Some Laws and Problems of Classical Probability and How Cardano Anticipated Them

Gerolamo Cardano (1501–1575)

Cardano’s early years were marked by illness and mistreatment. He was encouraged to study mathematics and astrology by his father and, in 1526, obtained his doctorate in medicine. Eight years later, he became a mathematics teacher, while still practicing medicine. Cardano’s first book in mathematics was the Practica arithmetice. In his greatest math work, Ars Magna (The Great Art), Cardano gave the general solution of a “reduced” cubic equation (i.e., a cubic equation with no second-degree term), and also provided methods to convert the general cubic equation to the reduced one. These results had been communicated to him previously by the mathematician Niccolò Tartaglia of Brescia (1499–1557) after swearing that he would never disclose the results. A bitter dispute thereby ensued between Cardano and Tartaglia, and is nicely documented in Hellman’s Great Feuds in Mathematics. Cardano’s passion for gambling motivated him to write the Liber de ludo aleae, which he completed in his old age and was published posthumously.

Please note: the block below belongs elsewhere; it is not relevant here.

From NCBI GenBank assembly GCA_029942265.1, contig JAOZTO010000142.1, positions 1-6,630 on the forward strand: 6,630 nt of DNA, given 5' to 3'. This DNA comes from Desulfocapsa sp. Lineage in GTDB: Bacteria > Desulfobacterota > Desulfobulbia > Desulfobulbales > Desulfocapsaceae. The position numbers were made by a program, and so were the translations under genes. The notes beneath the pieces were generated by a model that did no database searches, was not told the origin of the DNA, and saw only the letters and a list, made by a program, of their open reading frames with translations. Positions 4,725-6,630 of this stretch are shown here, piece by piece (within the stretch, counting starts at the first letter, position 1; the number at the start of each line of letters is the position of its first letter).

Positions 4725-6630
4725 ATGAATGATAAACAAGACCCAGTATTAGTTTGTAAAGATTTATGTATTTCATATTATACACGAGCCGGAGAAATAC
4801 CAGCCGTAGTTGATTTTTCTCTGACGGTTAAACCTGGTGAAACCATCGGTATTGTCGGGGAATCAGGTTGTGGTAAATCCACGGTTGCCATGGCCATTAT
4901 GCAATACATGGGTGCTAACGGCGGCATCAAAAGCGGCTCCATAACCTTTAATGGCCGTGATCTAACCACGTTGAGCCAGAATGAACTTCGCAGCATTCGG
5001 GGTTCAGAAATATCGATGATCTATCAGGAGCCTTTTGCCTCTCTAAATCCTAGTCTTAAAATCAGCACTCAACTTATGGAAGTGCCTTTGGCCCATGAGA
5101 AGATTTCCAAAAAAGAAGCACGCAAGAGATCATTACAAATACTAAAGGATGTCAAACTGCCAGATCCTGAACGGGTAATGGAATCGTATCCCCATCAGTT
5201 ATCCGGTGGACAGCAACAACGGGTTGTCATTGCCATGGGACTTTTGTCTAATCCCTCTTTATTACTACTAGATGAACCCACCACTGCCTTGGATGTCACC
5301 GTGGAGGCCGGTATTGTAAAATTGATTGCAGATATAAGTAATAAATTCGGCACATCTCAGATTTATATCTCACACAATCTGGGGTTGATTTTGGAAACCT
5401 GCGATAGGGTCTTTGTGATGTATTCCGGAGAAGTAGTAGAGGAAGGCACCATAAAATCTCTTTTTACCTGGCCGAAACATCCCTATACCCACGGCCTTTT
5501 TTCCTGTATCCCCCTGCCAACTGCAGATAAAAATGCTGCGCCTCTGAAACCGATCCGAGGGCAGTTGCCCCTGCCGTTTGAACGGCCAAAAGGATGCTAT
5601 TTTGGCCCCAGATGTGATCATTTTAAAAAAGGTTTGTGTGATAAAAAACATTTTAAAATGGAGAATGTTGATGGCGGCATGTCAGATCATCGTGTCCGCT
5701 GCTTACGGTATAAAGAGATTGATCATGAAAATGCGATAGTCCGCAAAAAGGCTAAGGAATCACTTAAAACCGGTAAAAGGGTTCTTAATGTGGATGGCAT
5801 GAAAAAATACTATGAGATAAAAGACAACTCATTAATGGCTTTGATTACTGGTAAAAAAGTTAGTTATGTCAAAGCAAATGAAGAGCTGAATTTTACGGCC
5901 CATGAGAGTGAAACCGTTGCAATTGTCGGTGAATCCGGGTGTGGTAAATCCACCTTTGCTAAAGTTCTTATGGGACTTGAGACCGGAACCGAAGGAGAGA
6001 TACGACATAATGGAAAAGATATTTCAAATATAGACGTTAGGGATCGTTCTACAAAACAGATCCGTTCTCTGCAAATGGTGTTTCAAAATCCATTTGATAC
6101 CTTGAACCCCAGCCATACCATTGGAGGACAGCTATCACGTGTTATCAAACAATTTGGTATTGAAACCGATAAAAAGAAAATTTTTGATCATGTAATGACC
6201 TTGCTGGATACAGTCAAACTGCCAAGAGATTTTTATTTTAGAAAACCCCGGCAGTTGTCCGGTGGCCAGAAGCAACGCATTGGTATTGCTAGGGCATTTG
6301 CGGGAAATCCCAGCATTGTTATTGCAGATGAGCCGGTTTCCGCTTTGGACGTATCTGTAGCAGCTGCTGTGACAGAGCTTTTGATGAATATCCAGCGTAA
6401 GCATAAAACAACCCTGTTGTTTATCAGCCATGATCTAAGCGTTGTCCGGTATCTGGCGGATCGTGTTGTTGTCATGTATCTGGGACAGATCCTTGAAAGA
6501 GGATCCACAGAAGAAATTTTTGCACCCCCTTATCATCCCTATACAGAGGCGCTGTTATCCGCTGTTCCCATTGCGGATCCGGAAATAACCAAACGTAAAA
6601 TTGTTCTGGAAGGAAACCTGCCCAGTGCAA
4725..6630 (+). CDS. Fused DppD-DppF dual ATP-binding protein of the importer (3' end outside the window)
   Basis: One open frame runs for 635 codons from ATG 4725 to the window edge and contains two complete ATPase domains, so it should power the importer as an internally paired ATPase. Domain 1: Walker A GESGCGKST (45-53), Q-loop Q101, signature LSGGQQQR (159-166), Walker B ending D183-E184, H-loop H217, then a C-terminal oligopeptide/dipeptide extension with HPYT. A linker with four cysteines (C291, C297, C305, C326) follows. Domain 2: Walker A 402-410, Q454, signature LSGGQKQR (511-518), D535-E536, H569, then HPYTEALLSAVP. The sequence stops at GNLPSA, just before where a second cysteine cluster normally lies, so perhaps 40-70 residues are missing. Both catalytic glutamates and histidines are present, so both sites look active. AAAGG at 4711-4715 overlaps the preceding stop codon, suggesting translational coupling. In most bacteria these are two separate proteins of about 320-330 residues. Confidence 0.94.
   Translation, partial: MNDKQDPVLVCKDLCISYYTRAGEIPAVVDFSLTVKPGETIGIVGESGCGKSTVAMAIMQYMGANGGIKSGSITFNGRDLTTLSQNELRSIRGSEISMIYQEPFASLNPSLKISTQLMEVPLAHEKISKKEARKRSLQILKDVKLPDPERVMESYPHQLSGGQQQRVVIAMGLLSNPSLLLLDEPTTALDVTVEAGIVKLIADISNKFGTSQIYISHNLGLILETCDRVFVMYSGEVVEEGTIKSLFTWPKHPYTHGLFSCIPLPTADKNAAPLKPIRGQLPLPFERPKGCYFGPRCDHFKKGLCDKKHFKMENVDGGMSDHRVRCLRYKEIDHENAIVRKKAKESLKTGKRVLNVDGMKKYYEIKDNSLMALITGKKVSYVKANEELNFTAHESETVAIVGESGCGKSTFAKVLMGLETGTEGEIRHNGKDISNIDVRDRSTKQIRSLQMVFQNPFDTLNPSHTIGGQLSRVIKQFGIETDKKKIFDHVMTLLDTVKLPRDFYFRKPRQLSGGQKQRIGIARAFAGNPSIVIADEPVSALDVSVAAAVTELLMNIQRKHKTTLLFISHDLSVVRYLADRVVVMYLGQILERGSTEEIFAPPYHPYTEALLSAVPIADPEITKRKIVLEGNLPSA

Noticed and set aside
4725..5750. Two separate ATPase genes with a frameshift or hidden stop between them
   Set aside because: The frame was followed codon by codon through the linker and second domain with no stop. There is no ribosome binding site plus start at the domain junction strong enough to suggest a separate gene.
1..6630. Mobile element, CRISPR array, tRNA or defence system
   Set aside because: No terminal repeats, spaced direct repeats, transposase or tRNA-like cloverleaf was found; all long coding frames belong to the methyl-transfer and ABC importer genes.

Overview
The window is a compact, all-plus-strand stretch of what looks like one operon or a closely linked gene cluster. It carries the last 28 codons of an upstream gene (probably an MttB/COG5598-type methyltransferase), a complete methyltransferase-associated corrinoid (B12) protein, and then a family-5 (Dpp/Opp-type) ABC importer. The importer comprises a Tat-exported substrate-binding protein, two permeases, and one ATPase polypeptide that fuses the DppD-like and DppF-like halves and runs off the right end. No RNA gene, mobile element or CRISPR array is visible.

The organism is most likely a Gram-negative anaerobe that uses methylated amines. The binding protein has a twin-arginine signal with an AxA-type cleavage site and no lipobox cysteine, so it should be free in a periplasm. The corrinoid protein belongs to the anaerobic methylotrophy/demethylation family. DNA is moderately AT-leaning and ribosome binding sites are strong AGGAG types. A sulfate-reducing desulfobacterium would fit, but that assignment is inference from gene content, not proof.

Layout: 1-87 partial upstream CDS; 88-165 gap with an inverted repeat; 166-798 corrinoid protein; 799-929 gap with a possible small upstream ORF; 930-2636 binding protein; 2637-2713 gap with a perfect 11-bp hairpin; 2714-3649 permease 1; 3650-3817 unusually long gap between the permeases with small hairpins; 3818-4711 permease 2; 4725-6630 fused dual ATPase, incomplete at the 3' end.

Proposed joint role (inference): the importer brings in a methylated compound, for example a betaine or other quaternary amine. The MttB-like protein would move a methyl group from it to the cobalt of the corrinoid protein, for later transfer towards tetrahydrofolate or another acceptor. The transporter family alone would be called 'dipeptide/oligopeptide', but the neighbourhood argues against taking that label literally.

In the history of probability, the sixteen–century physician and mathematician Gerolamo Cardano (1501–1575) was among the first to attempt a systematic study of the calculus of probabilities. Like those of his contemporaries, Cardano’s studies were primarily driven by games of chance. Concerning his gambling for twenty–five years, he famously said in his autobiography entitled The Book of My Life:

… and I do not mean to say only from time to time during those years, but I am ashamed to say it, everyday.

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